Why I Love DNA

From chiselled silica-crafting diatoms to migrating blue wildebeests, living matter manifests itself in an exceptional diversity of morphologies and functions. Perhaps even more amazing is that this astonishing diversity is encoded in the same and highly conserved molecule, DNA, the molecular code of life. Neglecting its biological role, a pragmatic soft matter scientist would rather see DNA as a common semi-flexible anionic polyelectrolyte (a polymer carrying negative charges). And because now any synthetic DNA of virtually any sequence and length can be easily purchased at low cost, it has become also an ordinary brick game for researchers combining DNA sequences to build exquisite materials (DNA nanotechnology) or express useful proteins (synthetic biology).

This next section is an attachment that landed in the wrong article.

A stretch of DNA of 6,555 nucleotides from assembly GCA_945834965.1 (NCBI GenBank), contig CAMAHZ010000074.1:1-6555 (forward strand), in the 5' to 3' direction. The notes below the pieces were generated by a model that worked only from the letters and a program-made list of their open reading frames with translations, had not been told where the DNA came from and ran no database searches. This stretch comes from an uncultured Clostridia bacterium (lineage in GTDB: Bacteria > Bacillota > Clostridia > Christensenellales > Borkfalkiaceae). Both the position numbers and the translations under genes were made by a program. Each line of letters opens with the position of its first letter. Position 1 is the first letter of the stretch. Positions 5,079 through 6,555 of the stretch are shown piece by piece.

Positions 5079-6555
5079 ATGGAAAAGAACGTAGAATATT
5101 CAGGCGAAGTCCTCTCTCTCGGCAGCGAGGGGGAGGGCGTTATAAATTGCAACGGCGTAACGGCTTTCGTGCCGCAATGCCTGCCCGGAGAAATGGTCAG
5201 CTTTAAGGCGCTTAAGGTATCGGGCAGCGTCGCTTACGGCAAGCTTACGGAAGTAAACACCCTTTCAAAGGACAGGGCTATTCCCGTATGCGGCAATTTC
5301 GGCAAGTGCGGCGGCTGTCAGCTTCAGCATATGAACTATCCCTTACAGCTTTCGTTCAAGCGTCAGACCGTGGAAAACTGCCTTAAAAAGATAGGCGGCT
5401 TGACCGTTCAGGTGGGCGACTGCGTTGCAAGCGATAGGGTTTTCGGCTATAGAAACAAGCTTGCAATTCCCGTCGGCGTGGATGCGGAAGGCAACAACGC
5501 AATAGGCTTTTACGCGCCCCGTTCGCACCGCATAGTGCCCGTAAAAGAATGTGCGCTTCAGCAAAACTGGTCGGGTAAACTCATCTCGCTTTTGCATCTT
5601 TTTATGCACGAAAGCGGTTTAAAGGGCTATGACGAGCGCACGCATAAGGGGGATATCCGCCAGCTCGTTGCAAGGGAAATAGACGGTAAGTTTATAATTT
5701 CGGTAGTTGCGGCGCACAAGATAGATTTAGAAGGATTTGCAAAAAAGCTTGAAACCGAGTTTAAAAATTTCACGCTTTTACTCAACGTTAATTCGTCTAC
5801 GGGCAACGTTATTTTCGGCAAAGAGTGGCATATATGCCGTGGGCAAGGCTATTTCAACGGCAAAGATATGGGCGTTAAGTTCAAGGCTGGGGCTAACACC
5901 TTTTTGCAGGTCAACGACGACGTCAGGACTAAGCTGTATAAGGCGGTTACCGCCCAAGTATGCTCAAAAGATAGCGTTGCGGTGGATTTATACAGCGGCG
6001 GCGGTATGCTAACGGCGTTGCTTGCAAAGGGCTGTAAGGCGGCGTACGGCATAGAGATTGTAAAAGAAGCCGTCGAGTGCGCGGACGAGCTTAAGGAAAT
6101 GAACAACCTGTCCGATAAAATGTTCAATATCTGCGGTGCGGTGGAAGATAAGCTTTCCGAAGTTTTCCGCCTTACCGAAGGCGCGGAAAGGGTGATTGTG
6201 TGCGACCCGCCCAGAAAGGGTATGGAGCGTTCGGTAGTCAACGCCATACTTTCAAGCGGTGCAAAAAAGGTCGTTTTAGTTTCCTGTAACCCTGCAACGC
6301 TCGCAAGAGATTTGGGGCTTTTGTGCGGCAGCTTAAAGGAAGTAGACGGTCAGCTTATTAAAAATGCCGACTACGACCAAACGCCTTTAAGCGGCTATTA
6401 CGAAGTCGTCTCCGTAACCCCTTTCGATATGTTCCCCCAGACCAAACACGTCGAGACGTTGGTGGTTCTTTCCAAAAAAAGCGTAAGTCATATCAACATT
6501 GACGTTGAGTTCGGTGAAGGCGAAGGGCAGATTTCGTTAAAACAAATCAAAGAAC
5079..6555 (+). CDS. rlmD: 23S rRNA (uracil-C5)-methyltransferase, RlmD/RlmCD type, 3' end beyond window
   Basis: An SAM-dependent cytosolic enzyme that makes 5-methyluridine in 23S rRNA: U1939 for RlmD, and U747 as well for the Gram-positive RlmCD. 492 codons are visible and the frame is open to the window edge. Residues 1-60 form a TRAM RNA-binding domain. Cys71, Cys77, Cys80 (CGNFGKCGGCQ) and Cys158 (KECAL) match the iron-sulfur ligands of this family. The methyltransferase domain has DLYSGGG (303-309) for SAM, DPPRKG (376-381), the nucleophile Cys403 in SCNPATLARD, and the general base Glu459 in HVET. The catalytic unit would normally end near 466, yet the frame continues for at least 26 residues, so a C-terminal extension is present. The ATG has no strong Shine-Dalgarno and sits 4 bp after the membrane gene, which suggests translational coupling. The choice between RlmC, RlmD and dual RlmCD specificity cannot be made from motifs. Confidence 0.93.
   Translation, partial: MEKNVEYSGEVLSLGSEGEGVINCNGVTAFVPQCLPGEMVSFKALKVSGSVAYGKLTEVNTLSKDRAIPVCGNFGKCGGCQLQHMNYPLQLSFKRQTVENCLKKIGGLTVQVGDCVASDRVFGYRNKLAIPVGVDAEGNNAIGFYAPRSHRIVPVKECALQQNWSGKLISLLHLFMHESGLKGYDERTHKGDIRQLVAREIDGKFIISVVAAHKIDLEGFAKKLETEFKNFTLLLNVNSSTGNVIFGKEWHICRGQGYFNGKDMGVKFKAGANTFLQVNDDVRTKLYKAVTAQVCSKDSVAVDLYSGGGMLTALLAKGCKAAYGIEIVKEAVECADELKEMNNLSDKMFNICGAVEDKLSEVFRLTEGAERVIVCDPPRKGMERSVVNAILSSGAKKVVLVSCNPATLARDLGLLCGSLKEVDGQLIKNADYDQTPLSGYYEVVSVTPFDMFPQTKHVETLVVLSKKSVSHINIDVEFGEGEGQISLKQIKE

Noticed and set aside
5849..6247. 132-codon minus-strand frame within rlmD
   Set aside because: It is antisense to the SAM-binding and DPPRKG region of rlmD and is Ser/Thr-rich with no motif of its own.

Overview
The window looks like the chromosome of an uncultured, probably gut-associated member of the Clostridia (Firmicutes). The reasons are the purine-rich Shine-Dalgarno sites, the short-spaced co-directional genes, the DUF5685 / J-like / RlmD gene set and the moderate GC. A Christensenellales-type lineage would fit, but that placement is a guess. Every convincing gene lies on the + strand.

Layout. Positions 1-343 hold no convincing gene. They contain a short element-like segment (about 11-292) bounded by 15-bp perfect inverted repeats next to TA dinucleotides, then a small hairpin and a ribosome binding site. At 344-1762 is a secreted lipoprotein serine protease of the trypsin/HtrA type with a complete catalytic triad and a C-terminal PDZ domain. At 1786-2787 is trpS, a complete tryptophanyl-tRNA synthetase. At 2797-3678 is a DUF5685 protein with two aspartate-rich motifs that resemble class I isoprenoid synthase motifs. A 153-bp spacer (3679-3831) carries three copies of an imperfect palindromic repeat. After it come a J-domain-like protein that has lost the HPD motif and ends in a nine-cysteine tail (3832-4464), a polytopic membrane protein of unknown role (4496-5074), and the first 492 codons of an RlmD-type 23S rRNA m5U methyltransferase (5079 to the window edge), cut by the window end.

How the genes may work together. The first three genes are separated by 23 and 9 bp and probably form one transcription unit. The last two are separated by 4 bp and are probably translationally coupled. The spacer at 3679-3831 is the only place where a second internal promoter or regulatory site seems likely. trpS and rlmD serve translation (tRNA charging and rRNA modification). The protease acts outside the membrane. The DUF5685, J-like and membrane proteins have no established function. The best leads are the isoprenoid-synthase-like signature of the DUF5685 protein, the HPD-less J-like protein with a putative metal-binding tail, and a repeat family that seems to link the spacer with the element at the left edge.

In this talk, I would like to show how astonishing DNA remains, at least to me, precisely by remembering it is both intrinsically soft and capable to program (structures and functions). I will show in particular how this has allowed us to control gene expression using light in a non-invasive way; to build an animal-free, fully synthetic antibody discovery platform; or to create user-defined DNA nanostructures with a unique capability to self-assemble under physiological conditions as well as to adapt, evolve and even completely transform their morphology, either spontaneously or under command. And because self-assembly can occur without DNA, I may also present an original concept of sickle-cell diagnostics inspired by the stain left by a spilled coffee drop after drying.